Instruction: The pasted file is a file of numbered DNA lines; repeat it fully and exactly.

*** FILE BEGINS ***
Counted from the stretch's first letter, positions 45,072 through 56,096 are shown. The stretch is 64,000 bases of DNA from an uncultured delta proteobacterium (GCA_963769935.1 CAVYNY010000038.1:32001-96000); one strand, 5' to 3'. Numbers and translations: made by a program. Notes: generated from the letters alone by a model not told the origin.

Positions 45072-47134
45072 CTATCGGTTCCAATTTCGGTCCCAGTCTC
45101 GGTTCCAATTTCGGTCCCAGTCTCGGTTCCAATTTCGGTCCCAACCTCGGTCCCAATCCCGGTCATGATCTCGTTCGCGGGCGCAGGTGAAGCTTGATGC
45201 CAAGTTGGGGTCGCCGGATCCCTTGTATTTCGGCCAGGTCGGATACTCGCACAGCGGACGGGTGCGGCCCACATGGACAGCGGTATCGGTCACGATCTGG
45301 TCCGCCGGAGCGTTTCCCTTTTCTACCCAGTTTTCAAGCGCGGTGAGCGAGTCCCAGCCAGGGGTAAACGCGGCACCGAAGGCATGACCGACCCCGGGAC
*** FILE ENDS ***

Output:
Counted from the stretch's first letter, positions 45,072 through 56,096 are shown. The stretch is 64,000 bases of DNA from an uncultured delta proteobacterium (GCA_963769935.1 CAVYNY010000038.1:32001-96000); one strand, 5' to 3'. Numbers and translations: made by a program. Notes: generated from the letters alone by a model not told the origin.

Positions 45072-47134
45072 CTATCGGTTCCAATTTCGGTCCCAGTCTC
45101 GGTTCCAATTTCGGTCCCAGTCTCGGTTCCAATTTCGGTCCCAACCTCGGTCCCAATCCCGGTCATGATCTCGTTCGCGGGCGCAGGTGAAGCTTGATGC
45201 CAAGTTGGGGTCGCCGGATCCCTTGTATTTCGGCCAGGTCGGATACTCGCACAGCGGACGGGTGCGGCCCACATGGACAGCGGTATCGGTCACGATCTGG
45301 TCCGCCGGAGCGTTTCCCTTTTCTACCCAGTTTTCAAGCGCGGTGAGCGAGTCCCAGCCAGGGGTAAACGCGGCACCGAAGGCATGACCGACCCCGGGAC